back to article Software giant SAS loses copyright case in London

SAS has lost an important copyright case in the High Court in London, although SAS insists it has not lost at all. The software giant sued Worldwide Programming Ltd - a small UK firm - for breach of copyright and breach of license conditions. SAS said WPL had breached its license relating to SAS Learning Edition in order to …


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  1. frymaster

    Quite write

    copyright coveres specific arrangements of words (or source code), not ideas

    What SAS wanted was a patent....

  2. Anonymous Coward
    Anonymous Coward

    Which is why software patents are not good

    "What SAS wanted was a patent."

    A patent is not supposed to cover an idea, but in software which can be written in a multitude of ways and languages, that's exactly the effect they would have. To prevent anyone from, say, having overlapping windows regardless of the code used to do it is to in practise prevent anyone from exploiting the idea of overlapping windows, which is far more than patents are supposed to do.

    Because of the nature of software as a code converted to machine code, copyright in fact already grants all the protections that a patent does to a physical invention.

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  3. Steven Jones

    IPRs, not (mainly) copyright

    Don't expect SAS to take this one lying down. There's a lot of very serious money at stake on this one, and many companies will be rather reluctant to make the jump from SAS to the WPL system unless the future of the latter is secure and they won't, themselves, be vulnerable to legal action.

    Of course there are compatibility issues, and WPL does not cover the entirety of SAS, but there are plenty enough users who could move to make a difference. In many cases IT shops are locked into expensive licenses for relatively small applications (how many SAS licenses were sold off the back of MXG for mainframe capacity planning/performance analysis?).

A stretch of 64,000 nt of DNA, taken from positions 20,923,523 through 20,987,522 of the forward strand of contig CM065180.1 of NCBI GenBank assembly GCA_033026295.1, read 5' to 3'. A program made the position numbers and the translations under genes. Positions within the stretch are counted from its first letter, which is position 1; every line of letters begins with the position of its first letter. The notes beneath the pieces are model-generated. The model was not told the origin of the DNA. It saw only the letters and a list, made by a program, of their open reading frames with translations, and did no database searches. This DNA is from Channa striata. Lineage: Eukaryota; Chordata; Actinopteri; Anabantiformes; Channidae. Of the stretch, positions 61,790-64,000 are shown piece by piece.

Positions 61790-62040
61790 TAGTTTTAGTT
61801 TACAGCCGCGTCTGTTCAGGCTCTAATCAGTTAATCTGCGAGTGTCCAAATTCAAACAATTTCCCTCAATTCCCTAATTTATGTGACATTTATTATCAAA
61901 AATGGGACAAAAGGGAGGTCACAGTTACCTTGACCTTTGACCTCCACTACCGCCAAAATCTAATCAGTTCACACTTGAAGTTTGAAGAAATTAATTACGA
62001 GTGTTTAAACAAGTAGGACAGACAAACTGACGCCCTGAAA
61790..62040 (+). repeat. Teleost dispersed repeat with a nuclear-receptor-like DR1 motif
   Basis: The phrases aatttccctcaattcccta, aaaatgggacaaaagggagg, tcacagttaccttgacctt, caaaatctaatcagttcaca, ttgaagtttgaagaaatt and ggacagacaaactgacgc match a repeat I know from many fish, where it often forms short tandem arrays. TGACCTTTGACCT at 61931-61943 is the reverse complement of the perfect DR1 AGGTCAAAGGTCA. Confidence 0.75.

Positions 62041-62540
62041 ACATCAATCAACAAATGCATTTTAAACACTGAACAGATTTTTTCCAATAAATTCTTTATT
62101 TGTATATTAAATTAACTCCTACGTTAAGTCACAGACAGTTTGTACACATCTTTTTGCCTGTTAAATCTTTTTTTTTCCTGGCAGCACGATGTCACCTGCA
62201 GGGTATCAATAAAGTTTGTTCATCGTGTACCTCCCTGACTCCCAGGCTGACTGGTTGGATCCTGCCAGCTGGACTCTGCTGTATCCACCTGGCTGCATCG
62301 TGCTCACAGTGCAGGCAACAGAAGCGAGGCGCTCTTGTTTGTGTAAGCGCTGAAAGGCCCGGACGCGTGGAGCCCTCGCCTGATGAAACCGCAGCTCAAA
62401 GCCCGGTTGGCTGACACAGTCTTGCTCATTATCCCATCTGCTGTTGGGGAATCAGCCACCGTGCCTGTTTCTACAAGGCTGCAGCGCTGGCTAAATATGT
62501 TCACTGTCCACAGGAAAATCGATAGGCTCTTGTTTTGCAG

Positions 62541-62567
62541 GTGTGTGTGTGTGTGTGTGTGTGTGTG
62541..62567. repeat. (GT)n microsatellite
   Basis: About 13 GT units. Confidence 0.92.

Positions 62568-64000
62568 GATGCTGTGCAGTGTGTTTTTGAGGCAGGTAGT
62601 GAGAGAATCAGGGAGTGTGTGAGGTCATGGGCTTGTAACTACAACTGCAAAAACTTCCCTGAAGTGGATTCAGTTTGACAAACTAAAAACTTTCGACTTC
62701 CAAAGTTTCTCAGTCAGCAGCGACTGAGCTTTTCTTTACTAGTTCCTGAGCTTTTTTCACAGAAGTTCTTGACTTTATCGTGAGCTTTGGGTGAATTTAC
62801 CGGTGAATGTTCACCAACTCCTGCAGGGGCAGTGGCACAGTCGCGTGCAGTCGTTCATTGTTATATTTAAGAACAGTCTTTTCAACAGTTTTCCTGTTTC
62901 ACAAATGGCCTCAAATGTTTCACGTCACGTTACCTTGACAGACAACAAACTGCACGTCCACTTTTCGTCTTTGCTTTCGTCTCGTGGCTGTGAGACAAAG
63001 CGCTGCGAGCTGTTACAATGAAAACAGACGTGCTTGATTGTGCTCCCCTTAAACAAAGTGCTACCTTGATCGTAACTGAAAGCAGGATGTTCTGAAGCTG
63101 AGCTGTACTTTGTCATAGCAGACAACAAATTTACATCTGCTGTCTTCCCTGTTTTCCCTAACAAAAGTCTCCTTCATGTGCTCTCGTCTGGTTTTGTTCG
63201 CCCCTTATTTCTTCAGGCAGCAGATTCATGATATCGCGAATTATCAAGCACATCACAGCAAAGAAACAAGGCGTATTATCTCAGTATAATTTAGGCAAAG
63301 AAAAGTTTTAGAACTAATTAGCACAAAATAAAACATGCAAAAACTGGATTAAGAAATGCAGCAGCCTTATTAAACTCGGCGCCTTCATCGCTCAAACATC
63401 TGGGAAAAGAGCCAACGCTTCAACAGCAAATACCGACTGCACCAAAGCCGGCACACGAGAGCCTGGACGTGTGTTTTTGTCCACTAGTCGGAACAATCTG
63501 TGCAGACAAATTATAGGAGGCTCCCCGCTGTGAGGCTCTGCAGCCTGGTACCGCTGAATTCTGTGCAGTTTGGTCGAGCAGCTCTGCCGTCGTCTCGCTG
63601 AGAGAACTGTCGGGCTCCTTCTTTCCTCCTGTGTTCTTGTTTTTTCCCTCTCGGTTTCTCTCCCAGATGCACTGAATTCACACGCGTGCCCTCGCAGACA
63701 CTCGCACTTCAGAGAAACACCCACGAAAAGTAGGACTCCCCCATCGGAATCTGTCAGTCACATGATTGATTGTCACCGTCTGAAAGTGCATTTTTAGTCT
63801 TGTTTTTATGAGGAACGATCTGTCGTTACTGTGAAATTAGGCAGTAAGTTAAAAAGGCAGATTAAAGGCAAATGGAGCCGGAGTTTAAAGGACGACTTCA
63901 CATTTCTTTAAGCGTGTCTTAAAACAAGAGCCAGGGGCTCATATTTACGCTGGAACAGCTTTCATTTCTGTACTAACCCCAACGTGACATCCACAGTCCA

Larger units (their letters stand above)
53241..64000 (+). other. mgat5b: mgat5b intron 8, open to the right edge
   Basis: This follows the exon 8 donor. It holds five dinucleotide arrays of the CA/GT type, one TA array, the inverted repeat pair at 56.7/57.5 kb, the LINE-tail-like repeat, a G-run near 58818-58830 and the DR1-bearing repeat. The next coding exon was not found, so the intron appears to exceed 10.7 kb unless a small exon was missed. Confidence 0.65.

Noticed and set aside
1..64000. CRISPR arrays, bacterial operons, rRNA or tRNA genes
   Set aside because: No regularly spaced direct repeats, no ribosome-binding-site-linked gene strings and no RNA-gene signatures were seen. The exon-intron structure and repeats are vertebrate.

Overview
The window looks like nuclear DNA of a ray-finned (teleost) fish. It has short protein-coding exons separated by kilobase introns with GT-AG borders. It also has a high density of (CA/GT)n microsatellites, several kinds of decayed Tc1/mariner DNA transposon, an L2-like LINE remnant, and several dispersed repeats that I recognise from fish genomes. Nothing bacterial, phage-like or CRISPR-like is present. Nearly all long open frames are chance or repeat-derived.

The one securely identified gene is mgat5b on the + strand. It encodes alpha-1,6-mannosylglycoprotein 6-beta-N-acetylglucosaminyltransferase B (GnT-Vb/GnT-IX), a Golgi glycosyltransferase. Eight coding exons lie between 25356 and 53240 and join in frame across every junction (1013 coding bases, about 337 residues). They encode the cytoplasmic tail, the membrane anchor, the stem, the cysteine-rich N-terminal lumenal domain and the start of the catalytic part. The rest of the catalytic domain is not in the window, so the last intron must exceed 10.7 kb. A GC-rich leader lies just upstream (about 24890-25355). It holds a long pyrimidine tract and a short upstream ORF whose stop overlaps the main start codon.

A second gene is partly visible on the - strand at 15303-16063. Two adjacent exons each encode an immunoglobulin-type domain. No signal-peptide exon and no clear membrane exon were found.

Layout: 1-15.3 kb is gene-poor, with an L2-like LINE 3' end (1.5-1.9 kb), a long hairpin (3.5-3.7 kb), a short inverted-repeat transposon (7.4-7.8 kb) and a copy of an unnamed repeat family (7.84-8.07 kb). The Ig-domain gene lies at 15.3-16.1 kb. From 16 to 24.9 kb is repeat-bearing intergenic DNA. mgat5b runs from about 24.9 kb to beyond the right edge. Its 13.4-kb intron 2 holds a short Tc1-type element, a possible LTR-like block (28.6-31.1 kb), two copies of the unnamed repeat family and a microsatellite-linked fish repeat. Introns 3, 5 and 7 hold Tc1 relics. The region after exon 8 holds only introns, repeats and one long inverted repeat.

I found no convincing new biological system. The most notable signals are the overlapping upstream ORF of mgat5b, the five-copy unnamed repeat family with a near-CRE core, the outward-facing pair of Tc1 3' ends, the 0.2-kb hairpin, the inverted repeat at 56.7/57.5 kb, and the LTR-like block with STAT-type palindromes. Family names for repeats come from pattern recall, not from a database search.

I'm also wondering what the position will be in the US - it could well be that the WPL system could end up being illegal there but not in the rest of the world given the US line on software IPRs.

  4. Dave Bell

    Puzzled look...

    OK, I must be missing something, but how did WPL get to see something they could copy?

  5. Keith T
    Thumb Up

    An judge that knows his IT stuff!

    "The judge accepted the right of company to copy the functions of a piece of software, as long as it does not copy source code, without breaking copyright."

    I am totally impressed! Usually such subtleties go over the heads of non-IT/non-science people.

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      1. Pascal Monett Silver badge

        Can't agree - much too risky

        Initially, copyright was for a mere 14 years. It got extended again and again until today's properly mind-boggling "life + 70 years". It can be extended farther than that, since all copyright lobbyists work for companies that do not "die" and would fervently wish for "life + as long as we own it".

        Create a software patent thingy and you will simply open the door for the same shenanigans. It took only one stupid judge to grant companies the same rights as people, and that was before the time companies had big money to impress senators and anybody they needed to buy.

        As long as software patents do not exist, all that big money can only be spent on trying to make it exist. The problem stops there. If, however, you open the door only a crack, you'll be giving a toehold for big money to open that crack wider until they can pass a bulldozer through it.

        And they will.

  6. The First Dave


    How about a link to the actual ruling, so that we can decide for ourselves?

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